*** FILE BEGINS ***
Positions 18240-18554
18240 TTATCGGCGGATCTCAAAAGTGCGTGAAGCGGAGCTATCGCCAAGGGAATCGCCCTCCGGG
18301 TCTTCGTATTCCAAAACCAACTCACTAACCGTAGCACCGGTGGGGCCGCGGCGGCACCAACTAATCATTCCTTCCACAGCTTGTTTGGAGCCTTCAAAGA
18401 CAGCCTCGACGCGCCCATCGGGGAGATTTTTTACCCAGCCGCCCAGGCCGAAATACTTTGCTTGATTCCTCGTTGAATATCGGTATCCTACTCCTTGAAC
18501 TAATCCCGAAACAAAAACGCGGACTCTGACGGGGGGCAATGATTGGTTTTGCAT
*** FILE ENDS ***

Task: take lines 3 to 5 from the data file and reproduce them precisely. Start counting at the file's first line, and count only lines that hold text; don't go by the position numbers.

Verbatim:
18301 TCTTCGTATTCCAAAACCAACTCACTAACCGTAGCACCGGTGGGGCCGCGGCGGCACCAACTAATCATTCCTTCCACAGCTTGTTTGGAGCCTTCAAAGA
18401 CAGCCTCGACGCGCCCATCGGGGAGATTTTTTACCCAGCCGCCCAGGCCGAAATACTTTGCTTGATTCCTCGTTGAATATCGGTATCCTACTCCTTGAAC
18501 TAATCCCGAAACAAAAACGCGGACTCTGACGGGGGGCAATGATTGGTTTTGCAT